Boeing (2nd Case)

Company Background

The Boeing Company is one of the leading manufacturers of commercial jetliners, military aircraft, satellites, missile defence, human space flight, and launch systems.


The Bold Stroke software product line was originally initiated in 1995 at McDonnell-Douglas which, in the meantime, merged with the Boeing Company. The purpose of the product line was to avail reuse potentials in the operational flight program (OFP) software across multiple fighter aircraft platforms. OFPs are mission-critical, distributed, real-time embedded applications supporting the avionics as well as the cockpit functions for the pilot.


The first step of introducing Bold Stroke included the definition and of a reference architecture and its proof of concept, including hardware, software, standards, and practices. The main challenge when defining the reference architecture was to harmonise the differences in the avionics subsystems, mission computing hardware, and system requirements. The software architecture consists of reusable components. Hardware independence is achieved by layering and the use of a medium-grained abstraction level.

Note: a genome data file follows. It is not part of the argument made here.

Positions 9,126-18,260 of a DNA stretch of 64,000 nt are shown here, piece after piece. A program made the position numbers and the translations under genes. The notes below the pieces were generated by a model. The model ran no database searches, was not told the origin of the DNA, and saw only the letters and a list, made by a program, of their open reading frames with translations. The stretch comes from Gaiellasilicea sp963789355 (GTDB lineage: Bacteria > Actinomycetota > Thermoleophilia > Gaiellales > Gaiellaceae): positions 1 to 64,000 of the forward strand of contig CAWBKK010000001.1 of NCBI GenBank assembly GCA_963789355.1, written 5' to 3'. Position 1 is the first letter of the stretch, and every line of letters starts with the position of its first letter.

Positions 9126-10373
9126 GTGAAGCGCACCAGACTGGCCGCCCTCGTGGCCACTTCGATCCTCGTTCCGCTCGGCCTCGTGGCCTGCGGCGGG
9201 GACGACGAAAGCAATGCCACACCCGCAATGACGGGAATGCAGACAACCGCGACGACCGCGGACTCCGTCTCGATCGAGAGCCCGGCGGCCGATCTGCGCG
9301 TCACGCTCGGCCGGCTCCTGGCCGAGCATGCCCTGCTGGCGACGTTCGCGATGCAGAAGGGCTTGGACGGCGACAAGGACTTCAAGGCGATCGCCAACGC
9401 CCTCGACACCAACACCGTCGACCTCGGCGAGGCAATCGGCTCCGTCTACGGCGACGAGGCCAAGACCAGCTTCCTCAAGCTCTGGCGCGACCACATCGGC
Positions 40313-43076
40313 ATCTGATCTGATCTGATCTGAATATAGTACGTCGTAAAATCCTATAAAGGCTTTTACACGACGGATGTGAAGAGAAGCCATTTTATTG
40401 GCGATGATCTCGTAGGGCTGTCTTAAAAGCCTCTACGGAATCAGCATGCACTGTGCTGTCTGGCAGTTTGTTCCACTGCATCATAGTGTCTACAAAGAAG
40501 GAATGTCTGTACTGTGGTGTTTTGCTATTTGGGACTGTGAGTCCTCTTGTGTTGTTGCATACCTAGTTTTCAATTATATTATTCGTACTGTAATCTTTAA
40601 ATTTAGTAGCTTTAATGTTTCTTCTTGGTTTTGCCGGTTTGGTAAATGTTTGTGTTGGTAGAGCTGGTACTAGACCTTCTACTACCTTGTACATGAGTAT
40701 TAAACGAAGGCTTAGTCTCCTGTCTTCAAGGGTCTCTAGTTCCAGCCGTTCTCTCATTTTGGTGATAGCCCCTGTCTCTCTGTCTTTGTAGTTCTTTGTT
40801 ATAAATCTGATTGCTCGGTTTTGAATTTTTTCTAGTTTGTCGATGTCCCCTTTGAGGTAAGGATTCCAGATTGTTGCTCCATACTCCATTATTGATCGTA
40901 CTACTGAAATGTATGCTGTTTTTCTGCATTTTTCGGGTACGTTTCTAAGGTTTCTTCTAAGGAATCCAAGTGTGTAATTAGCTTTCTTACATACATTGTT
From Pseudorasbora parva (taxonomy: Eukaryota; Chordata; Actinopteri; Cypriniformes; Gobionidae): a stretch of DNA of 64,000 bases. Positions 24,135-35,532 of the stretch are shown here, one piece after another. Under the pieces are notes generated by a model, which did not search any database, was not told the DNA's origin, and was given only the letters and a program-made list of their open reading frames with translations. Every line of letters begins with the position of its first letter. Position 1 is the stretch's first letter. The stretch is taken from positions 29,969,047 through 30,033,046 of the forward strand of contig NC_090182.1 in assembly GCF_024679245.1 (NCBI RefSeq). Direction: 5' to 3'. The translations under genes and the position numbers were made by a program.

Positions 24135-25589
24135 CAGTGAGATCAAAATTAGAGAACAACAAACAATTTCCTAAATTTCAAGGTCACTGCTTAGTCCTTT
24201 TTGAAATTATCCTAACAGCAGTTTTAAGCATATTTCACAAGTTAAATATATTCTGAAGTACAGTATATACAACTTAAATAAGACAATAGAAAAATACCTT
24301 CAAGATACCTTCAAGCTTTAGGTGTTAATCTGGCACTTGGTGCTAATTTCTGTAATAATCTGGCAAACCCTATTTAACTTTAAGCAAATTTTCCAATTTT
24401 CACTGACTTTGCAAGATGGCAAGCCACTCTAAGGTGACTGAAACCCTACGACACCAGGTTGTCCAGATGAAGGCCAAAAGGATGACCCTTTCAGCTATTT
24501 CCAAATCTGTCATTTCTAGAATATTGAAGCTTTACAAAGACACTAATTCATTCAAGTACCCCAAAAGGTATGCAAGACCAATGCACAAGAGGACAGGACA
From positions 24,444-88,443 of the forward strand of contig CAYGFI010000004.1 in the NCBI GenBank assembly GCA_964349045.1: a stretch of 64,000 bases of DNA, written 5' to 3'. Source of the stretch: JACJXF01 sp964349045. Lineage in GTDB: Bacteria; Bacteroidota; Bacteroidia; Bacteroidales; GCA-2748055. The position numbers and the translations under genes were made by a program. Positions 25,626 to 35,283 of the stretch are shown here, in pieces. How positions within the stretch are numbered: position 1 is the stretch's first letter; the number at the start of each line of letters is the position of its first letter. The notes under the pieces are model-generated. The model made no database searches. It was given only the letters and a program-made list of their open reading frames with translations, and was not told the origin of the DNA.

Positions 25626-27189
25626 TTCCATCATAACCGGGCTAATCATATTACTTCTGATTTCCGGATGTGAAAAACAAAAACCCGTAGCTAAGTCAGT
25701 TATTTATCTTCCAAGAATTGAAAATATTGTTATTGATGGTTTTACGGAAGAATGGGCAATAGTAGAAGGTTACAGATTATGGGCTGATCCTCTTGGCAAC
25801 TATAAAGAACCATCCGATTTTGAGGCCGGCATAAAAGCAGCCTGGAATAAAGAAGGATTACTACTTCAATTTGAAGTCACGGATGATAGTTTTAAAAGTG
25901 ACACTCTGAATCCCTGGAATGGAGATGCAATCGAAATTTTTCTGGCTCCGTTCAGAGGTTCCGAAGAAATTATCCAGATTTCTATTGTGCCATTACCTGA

The success of the Bold Stroke software product line is based on the reduction of dependencies between components and the dependency on platform-specific hardware. The software design facilitates the modification of components and maximises the reuse in different OFPs. The Bold Stroke software product line was flight tested successfully on several different aircraft platforms hosted on different hardware configurations. It is the foundation for different production and research programmes, e.g. performed by the Defense Advanced Research Projects Agency (DARPA).


  • B.S. Doerr and D.C. Sharp; "Freeing Product Line Architectures from Execution Dependencies", In: Proceedings of the First Software Product Lines Conference (SPLC-1), Denver, Kluwer, 2000, pp. 313-329.
  • D.C. Sharp; "Component Based Product Line Development of Avionics Software", In: Proceedings of the First Software Product Lines Conference (SPLC-1), Denver, Kluwer, 2000, pp. 353-369.
  • SPLC2 - Product Line Hall of Fame (Website)